Several weeks ago, I attended a science fiction convention where the guest of honor was a writer who spent some 20 years as what one might call a “high mid-list author,” someone able to work full-time as a writer and pay the bills. Except… several years ago, this came to an end for the writer. Oh… the writer in question still publishes two books a year, but they aren’t selling as well as earlier books, although those who read the books claim they’re as good, if not better, than earlier work, and now to make ends meet requires outside additional work as a consultant and educator. To make matters worse, at least from my point of view, this writer produces work that is more than mere entertainment and mental cotton-candy.
Interestingly enough, more and more of the books cited by “critical” reviewers in the F&SF field [with whom I have, as most know, certain “concerns”] seem to come from smaller presses. This is creating, I believe, an almost vicious cycle in F&SF publishing. The more the books praised by reviewer come from small presses, the more larger publishers get the message that “good” or “edgy” or “thoughtful” books don’t sell as well, and the greater the almost subconscious pressure to opt for “fiction-fun” or “fiction-light.” To their credit, certain publishers, including mine, thankfully, are resisting this trend, but I’m still seeing more of those novels that are gaming and media tie-ins or endless series. And yes, the Recluce Saga is long, but… as I keep pointing out, no character has more than two books. I don’t have eight or ten or fifteen books endlessly spinning improbable stories and extensions about the same character or characters.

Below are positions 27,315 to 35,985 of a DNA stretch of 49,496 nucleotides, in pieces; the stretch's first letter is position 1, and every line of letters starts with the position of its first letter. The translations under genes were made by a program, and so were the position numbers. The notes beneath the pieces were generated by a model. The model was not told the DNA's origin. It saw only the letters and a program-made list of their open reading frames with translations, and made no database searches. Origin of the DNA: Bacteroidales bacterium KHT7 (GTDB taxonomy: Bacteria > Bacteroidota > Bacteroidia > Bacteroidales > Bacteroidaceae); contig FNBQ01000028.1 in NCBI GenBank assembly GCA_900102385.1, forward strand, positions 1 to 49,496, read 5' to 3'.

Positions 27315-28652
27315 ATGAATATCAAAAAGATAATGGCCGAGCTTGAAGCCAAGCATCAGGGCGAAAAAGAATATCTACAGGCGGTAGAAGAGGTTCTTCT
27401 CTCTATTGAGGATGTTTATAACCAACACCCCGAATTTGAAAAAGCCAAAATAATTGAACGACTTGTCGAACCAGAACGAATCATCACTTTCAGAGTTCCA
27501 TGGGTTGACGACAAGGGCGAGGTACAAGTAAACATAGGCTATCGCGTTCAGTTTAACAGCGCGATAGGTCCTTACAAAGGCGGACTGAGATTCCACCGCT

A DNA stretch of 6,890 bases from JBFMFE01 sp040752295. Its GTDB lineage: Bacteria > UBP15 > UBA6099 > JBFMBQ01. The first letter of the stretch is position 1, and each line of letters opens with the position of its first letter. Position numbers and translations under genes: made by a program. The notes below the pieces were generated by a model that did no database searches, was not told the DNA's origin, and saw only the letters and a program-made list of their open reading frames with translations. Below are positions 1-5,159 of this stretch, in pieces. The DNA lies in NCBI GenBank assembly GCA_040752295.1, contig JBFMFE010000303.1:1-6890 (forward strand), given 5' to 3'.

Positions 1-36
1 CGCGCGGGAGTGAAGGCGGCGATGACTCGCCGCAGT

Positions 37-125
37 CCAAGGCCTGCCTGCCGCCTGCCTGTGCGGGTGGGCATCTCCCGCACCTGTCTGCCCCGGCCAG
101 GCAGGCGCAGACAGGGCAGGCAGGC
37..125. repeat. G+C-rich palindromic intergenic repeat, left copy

With the drastic changes in wholesale distribution over the past decade or so, virtually no mid-list books receive such distribution, except perhaps lower-selling titles of big-name authors. As a result of these trends, the midlists of at least some large publishers that were once the home of “thoughtful” books are shrinking. Some such midlist writers have found homes with the smaller presses, but small press distribution systems often are not as extensive. That has resulted in lower sales for the authors who wrote those books, and lower sales means lower incomes, and either cutting back on writing or holding down more other jobs… or… trying to re-invent one’s self with another form of “fiction-light.”
I’ve heard many who believe that e-book sales can help here, but the sales figures I’ve seen suggest that e-books do more for those books that have high sales levels and wide distribution in hardcover and paperback – and those aren’t the midlist books.
It almost appears that the midlist F&SF titles are going to become a ghetto within a genre… and that concerns me, and it’s certainly affecting all authors, but particularly those who once wrote good midlist books and made a living at it… and now can’t.